Note: Even if you add a "RAISE;" statement in your exception block it is not correct as you will still hide the actual origin of the error. See the following simple case:

SQL> declare a pls_integer := 1; b pls_integer := 0;
  2  begin
  3    b := a/b;
  4  exception when others then raise;
  5  end;
  6  /
declare a pls_integer := 1; b pls_integer := 0;
*
ERROR at line 1:
ORA-01476: divisor is equal to zero
ORA-06512: at line 4

Does the error really come from line 4? But there is nothing at line 4 that can raise a "divisor is equal to zero" error! Now if you comment the exception block:

SQL> declare a pls_integer := 1; b pls_integer := 0;
  2  begin
  3    b := a/b;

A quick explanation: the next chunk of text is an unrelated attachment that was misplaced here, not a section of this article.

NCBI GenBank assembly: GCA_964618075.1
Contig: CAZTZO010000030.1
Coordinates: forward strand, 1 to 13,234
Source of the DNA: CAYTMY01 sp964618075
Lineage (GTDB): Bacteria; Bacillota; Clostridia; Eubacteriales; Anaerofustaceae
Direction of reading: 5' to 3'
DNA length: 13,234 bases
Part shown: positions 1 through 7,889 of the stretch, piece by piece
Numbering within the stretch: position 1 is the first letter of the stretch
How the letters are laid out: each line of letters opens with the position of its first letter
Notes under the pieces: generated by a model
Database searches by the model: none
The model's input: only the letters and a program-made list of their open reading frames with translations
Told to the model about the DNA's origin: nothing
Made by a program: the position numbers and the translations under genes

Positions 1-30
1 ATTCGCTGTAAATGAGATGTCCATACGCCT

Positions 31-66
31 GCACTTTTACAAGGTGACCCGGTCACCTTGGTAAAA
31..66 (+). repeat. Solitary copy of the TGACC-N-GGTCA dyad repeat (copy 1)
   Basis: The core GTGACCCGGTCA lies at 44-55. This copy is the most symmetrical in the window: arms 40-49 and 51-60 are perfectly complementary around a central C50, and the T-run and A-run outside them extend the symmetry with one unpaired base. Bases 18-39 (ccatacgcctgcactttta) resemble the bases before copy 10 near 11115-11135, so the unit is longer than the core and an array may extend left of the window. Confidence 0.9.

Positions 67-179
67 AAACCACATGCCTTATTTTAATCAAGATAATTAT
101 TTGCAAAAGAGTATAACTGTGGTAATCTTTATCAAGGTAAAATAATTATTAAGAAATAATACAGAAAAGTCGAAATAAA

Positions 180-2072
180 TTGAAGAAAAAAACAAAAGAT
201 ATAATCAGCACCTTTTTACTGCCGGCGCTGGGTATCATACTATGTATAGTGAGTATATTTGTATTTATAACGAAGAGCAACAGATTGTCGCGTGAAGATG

4  -- exception when others then raise;
  5  end;
  6  /
declare a pls_integer := 1; b pls_integer := 0;
*
ERROR at line 1:
ORA-01476: divisor is equal to zero
ORA-06512: at line 3

You have then the actual line that raises the error: line 3.

[edit] WHEN OTHERS breaks the Atomicity of a procedure call

The first ACID property of a transaction is Atomicity. This means that either a transaction succeeds and all actions done are commited, either it fails at one point and all that has been done is rolled back which means it is like nothing have been done.

Oracle extends this transactional property to each SQL statement and even each PL/SQL anonymous block or stored procedure call.

See the following example:

SQL> create or replace procedure p is
  2  begin 
  3    insert into t values (1);
  4    dbms_output.put_line ('First row inserted');
  5    insert into t values (1);
  6    dbms_output.put_line ('Second row inserted');
  7  end;
  8  /

Procedure created.

SQL> select * from t;

no rows selected

SQL> execute p;